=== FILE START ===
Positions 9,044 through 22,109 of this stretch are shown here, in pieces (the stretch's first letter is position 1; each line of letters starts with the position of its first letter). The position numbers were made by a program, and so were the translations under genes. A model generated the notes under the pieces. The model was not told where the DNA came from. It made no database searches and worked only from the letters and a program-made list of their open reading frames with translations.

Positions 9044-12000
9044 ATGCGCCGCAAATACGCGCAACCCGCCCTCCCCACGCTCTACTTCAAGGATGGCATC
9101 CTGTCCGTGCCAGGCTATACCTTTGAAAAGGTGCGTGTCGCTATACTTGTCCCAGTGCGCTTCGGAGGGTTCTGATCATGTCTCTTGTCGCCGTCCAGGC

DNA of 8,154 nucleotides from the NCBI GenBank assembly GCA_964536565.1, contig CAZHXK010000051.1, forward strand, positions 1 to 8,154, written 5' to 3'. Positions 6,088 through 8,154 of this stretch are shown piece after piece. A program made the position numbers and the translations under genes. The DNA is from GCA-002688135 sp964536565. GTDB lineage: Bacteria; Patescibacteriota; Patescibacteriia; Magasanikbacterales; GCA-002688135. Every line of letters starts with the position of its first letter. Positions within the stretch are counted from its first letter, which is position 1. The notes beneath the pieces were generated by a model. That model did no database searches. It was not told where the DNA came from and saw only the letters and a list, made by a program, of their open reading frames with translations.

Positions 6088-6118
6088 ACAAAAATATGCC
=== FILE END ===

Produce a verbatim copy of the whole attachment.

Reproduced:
Positions 9,044 through 22,109 of this stretch are shown here, in pieces (the stretch's first letter is position 1; each line of letters starts with the position of its first letter). The position numbers were made by a program, and so were the translations under genes. A model generated the notes under the pieces. The model was not told where the DNA came from. It made no database searches and worked only from the letters and a program-made list of their open reading frames with translations.

Positions 9044-12000
9044 ATGCGCCGCAAATACGCGCAACCCGCCCTCCCCACGCTCTACTTCAAGGATGGCATC
9101 CTGTCCGTGCCAGGCTATACCTTTGAAAAGGTGCGTGTCGCTATACTTGTCCCAGTGCGCTTCGGAGGGTTCTGATCATGTCTCTTGTCGCCGTCCAGGC

DNA of 8,154 nucleotides from the NCBI GenBank assembly GCA_964536565.1, contig CAZHXK010000051.1, forward strand, positions 1 to 8,154, written 5' to 3'. Positions 6,088 through 8,154 of this stretch are shown piece after piece. A program made the position numbers and the translations under genes. The DNA is from GCA-002688135 sp964536565. GTDB lineage: Bacteria; Patescibacteriota; Patescibacteriia; Magasanikbacterales; GCA-002688135. Every line of letters starts with the position of its first letter. Positions within the stretch are counted from its first letter, which is position 1. The notes beneath the pieces were generated by a model. That model did no database searches. It was not told where the DNA came from and saw only the letters and a list, made by a program, of their open reading frames with translations.

Positions 6088-6118
6088 ACAAAAATATGCC